What is an Algorithm?
By infohub — Nov 26th, 2017
In the tech world, an algorithm is a detailed procedure that informs a computer exactly what users want it to do step-by-step. The computer executes these steps as it is given until it reaches the end goal. Almost every activity performed by a computer, from just opening a folder to browsing the Internet, consist of algorithms.
So, in a way, an algorithm is like a recipe to make a certain meal. You need all the ingredients and follow the exact steps if you want your dish to turn out exactly as it is supposed to be. Only in computer and programming, you call the recipe a “procedure” and you call the ingredients as “inputs”. The prepared dish or the end goal of the procedure is called the “output”.
Difference between algorithm and code
It is important to note that an algorithm is different from a computer code. An algorithm is written in English or any other language the programmer can speak and has a definite start, middle, and end. The first step is aptly labeled “start” and the last step of the algorithm is labeled “end”.
What an algorithm constitutes is easy to understand and definite, as opposed to coding. In an algorithm, only the information required to finish the task by the computer is included, and there is nothing unclear, unnecessary or in computer lingo, “ambiguous”.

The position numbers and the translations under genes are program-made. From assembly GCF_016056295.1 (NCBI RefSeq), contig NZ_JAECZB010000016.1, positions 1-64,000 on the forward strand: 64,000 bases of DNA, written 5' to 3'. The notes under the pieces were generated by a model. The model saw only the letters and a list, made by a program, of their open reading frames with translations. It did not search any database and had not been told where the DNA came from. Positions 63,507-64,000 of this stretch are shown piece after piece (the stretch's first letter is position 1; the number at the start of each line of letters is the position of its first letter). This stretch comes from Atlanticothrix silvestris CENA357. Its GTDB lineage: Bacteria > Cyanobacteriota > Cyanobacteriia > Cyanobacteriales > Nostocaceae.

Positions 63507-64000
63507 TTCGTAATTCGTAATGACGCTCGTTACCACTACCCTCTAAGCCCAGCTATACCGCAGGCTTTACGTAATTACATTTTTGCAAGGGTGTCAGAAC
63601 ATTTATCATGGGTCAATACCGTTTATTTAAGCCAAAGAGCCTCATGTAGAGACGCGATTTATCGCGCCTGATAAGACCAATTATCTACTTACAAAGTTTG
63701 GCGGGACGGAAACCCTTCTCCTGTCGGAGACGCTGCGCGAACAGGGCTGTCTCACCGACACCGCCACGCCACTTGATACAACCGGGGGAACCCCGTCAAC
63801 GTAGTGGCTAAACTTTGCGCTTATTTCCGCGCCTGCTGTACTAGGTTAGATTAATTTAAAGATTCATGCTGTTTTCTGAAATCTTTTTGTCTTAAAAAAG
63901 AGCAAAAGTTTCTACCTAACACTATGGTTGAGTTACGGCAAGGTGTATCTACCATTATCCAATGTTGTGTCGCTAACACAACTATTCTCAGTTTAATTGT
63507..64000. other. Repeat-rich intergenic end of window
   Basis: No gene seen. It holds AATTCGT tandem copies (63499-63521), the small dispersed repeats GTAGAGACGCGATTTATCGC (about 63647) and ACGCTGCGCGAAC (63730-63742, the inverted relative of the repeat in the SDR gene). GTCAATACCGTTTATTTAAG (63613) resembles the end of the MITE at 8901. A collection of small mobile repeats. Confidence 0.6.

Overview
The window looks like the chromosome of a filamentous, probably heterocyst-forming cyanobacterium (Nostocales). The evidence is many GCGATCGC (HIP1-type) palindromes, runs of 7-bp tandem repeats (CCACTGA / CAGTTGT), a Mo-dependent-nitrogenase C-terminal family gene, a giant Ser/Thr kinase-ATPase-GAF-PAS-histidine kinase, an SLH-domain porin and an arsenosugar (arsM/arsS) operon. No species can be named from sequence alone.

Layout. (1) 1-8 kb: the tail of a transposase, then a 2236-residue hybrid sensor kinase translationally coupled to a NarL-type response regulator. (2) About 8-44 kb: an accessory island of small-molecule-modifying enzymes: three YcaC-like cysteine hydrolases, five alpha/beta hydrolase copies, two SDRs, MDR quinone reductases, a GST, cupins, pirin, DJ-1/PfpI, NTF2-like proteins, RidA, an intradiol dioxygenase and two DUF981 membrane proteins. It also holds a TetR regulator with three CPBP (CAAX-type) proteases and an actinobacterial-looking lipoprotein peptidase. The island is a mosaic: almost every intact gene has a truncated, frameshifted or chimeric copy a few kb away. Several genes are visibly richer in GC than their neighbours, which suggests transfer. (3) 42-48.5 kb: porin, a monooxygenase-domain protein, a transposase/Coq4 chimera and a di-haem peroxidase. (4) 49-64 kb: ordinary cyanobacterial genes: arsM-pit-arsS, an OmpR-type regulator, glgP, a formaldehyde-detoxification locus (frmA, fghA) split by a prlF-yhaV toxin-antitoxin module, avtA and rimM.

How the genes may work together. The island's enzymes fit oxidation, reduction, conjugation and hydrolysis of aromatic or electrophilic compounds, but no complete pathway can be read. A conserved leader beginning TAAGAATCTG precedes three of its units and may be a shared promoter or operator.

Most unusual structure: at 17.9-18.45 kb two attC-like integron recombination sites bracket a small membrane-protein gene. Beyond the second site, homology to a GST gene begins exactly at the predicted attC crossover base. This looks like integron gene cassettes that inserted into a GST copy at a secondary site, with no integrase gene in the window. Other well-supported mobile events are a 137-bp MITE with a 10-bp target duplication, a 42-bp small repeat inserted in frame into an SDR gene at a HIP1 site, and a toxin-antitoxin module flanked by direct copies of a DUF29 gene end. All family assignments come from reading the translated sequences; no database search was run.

An algorithm always ends with a solution, and it always tries to provide the best and most efficient solution that can be thought of. Most times, it is a good idea to number all the steps involved although it’s not necessary. Some programmers choose to use indentation instead of using numbered steps. This is called pseudocode, a semi-programming language that describes the steps involved in an algorithm. Most programmers use numbered steps in a diagram, which is called a flowchart.
For better understanding, here is an example of a simple algorithm where a website asks its visitors for their email addresses. This algorithm can also be presented using a flowchart.
Step 1: Start
Step 2: Create a variable to receive the email address of the visitor
Step 3: Clear the said variable in case it’s not empty
Step 4: Ask the visitor for their email address
Step 5: Store the visitor’s response in the variable
Step 6: Check the stored response to make sure it is a valid email address
Step 7: If it is not valid, go back to Step 3
Step 8: End